Olbermann did. He read more into it, considered it and didn’t like it much. So Wednesday night, he lumped Edsall into a category he had until then seen fit only for the Bryce Harpers and Jeff Wilpons of the world: “World’s Worst Person in Sports.” You read that right.
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But it turns out there is more to the story. We reported today on the existence of an old document in which the NCAA declared that schools were not permitted to actually provide a game ball to a player. The NCAA says the rule has been revisited.
Below is a transcript from the minute-plus that Olbermann spent wagging his finger at the Terps coach:
“Our winner is a good old American college football coach: Randy Edsall of Maryland. Maryland linebacker Marcus Whitfield opened the season with five tackles and one-and-a-half sacks in the Terps’ 43-10 win over Florida International, and they gave him the defensive game ball. Well, they said they gave him the game ball.
"After all the yelling in the locker room, Whitfield went to actually get the game ball to take it home or, I don’t know, paint it. That’s when he found out, quote, ‘We can’t get the game ball until after we leave school because it’s against NCAA regulations. We have the game ball, but it’s in the archives.’ Whitfield says he can wait; it’s not a problem. He doesn’t want to get anybody in trouble.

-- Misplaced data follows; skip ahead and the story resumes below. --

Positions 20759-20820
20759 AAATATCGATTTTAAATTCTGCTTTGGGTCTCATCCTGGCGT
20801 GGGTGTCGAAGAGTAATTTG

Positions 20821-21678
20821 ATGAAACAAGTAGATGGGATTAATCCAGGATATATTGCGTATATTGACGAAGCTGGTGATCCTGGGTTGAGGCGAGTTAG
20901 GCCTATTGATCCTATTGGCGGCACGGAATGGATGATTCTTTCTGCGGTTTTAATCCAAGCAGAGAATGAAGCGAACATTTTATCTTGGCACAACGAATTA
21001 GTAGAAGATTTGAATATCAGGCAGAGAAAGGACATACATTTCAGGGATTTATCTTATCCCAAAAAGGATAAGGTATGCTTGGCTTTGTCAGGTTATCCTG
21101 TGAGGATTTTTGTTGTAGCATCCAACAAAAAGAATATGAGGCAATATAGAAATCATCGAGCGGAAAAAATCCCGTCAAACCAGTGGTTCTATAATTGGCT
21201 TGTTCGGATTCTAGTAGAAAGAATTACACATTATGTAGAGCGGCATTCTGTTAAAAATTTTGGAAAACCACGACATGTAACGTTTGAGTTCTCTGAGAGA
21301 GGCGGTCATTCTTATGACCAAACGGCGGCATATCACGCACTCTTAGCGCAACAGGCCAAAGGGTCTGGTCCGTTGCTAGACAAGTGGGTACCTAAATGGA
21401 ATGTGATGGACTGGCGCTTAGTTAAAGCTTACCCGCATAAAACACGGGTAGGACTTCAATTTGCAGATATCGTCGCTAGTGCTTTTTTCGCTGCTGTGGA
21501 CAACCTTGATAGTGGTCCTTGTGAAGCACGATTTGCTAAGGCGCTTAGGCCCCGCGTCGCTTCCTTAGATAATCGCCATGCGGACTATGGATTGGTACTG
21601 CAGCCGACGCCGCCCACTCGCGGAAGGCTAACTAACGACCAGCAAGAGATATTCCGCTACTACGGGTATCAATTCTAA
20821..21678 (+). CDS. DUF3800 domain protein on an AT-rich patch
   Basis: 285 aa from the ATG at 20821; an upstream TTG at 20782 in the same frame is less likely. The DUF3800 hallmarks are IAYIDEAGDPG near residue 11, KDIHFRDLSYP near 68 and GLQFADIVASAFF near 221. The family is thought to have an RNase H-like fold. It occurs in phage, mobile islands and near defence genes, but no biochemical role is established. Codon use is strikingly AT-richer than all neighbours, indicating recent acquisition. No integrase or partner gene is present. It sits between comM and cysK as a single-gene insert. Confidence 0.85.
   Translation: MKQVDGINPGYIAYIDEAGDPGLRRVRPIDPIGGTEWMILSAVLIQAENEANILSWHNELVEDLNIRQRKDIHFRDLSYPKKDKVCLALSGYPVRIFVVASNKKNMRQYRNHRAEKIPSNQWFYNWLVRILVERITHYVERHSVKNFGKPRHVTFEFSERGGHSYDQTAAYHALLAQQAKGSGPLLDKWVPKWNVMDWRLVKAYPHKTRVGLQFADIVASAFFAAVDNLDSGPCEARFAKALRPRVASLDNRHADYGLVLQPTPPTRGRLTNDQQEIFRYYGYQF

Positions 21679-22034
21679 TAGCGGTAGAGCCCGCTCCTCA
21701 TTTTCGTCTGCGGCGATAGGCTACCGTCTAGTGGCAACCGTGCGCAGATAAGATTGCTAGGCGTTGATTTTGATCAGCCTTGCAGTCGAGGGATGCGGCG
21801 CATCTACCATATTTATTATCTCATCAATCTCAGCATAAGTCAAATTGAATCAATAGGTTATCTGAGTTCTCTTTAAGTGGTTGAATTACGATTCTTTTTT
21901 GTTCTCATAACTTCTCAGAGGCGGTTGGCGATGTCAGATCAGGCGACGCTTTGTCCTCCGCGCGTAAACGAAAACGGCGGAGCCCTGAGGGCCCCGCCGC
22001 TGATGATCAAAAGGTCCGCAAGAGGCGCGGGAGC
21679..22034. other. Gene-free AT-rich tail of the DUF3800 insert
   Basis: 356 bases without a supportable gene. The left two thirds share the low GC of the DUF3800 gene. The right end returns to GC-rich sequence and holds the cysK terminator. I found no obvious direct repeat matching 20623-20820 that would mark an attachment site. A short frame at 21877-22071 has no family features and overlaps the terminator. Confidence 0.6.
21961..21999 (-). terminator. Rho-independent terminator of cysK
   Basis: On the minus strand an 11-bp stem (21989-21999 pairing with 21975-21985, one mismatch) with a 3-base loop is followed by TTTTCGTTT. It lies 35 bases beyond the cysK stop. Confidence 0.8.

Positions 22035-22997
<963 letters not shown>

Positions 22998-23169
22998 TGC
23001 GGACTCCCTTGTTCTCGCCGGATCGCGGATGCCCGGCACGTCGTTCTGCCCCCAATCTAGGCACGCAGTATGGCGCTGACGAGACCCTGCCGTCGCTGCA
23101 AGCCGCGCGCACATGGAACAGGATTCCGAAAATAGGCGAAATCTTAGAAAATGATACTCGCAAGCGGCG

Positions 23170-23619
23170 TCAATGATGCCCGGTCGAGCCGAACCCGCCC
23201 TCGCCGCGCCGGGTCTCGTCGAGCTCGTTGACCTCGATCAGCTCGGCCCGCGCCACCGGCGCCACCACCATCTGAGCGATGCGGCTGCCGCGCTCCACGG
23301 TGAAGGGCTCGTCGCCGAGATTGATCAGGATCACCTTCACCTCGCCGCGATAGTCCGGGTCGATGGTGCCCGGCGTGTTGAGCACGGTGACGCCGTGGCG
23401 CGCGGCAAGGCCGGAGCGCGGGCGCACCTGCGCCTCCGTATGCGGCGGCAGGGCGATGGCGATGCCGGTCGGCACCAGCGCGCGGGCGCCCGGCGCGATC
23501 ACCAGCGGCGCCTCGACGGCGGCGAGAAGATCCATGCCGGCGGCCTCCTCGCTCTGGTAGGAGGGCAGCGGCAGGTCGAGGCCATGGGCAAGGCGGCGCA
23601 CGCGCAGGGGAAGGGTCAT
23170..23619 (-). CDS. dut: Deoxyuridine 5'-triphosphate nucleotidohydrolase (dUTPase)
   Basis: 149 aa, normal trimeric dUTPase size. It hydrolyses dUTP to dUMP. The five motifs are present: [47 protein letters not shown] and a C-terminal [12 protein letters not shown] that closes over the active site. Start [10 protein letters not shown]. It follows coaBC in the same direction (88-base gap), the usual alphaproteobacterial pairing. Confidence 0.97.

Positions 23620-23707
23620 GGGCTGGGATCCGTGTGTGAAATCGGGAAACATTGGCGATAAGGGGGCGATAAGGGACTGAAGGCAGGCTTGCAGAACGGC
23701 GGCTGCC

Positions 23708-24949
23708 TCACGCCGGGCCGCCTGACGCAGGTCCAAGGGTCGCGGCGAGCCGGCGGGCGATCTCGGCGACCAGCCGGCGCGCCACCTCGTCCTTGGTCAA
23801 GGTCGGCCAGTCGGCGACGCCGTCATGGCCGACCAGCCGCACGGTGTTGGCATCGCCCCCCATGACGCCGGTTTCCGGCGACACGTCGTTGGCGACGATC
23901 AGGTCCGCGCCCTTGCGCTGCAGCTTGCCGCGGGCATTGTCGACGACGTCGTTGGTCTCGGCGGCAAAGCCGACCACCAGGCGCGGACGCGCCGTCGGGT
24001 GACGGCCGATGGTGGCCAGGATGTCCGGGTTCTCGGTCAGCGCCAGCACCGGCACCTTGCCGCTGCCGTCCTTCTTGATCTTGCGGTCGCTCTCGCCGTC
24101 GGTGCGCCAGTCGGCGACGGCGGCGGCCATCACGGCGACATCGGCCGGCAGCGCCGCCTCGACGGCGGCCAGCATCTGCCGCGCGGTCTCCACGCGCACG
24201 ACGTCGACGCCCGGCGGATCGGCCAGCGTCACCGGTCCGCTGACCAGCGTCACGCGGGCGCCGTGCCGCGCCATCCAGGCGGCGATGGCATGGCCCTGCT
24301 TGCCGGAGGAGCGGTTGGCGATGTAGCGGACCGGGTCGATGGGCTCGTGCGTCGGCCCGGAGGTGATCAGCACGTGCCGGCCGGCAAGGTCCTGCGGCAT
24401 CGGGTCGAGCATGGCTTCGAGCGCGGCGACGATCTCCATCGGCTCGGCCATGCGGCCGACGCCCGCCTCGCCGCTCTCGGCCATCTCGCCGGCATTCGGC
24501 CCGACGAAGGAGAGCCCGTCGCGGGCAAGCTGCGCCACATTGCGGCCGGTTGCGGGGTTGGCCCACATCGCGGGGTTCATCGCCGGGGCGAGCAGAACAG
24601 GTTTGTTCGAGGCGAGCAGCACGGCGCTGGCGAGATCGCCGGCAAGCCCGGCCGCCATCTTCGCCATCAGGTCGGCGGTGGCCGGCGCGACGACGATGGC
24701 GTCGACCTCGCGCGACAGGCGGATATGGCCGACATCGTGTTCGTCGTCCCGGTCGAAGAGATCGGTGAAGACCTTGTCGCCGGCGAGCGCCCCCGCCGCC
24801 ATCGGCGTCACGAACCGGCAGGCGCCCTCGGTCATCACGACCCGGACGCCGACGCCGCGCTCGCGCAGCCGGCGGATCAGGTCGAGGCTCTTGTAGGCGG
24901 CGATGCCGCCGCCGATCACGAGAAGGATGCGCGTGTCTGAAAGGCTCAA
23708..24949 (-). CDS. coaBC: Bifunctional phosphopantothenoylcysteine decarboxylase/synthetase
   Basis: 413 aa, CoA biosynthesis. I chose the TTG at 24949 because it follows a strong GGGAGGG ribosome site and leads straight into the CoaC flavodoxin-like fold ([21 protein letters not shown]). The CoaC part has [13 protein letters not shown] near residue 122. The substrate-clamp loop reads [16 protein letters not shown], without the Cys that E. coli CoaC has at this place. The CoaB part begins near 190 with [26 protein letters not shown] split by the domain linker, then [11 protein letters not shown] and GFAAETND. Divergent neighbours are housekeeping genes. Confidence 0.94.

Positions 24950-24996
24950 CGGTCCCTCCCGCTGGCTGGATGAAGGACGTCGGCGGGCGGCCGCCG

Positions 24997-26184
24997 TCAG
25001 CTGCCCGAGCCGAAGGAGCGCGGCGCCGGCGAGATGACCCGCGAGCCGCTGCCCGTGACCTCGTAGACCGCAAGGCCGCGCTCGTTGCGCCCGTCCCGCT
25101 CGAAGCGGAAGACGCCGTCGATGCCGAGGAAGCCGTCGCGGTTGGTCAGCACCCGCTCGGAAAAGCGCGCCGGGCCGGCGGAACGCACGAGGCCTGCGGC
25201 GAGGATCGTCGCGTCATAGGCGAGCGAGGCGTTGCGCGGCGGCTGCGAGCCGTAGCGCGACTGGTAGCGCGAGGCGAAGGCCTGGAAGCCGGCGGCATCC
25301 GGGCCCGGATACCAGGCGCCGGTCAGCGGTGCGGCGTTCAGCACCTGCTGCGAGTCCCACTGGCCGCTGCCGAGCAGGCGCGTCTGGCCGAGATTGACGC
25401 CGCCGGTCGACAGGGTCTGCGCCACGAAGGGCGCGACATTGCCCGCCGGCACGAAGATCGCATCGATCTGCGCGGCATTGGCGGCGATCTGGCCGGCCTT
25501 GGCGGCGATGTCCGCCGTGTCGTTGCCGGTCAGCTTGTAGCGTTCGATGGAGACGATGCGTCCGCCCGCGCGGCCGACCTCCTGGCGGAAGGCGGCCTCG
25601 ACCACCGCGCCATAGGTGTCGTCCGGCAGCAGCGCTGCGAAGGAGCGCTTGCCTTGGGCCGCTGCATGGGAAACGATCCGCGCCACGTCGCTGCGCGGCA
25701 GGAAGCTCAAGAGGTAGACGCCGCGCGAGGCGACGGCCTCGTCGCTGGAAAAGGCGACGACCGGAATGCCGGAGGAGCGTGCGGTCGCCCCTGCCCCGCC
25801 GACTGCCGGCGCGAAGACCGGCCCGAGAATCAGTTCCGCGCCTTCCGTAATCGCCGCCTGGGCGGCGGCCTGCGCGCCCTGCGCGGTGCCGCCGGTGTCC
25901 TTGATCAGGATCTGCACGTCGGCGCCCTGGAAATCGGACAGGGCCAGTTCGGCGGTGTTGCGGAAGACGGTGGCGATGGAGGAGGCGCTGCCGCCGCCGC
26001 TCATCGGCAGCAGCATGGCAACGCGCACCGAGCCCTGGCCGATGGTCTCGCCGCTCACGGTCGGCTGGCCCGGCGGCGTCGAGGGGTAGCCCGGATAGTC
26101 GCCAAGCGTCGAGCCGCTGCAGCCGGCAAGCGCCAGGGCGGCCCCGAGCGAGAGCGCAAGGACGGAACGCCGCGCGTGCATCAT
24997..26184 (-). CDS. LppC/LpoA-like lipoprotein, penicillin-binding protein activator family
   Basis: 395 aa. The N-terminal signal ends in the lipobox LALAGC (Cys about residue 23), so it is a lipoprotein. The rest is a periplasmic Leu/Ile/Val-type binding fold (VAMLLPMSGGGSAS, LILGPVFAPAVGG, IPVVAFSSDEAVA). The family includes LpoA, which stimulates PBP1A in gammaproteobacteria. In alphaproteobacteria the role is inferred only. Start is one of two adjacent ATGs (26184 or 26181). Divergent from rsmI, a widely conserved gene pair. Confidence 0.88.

"So every winning team in every college football game is violating NCAA rules -- the extra-benefit rules -- each time it awards a game ball? There are 300 rules violations every Saturday? Maryland says it is abiding by the NCAA rule that places a monetary limit on gifts that athletes can receive. It’s 225 bucks a year for underclassmen, 425 for seniors. The ball would count against it.
"The NCAA response? Hooey. ‘A student-athlete can keep a game ball,’ NCAA spokeswoman Stacey Osburn told The Baltimore Sun, adding it does not count against the extra-benefit rules. Coach Randy ‘I’m taking your ball and going home’ Edsall, today’s worst person in the sports world.”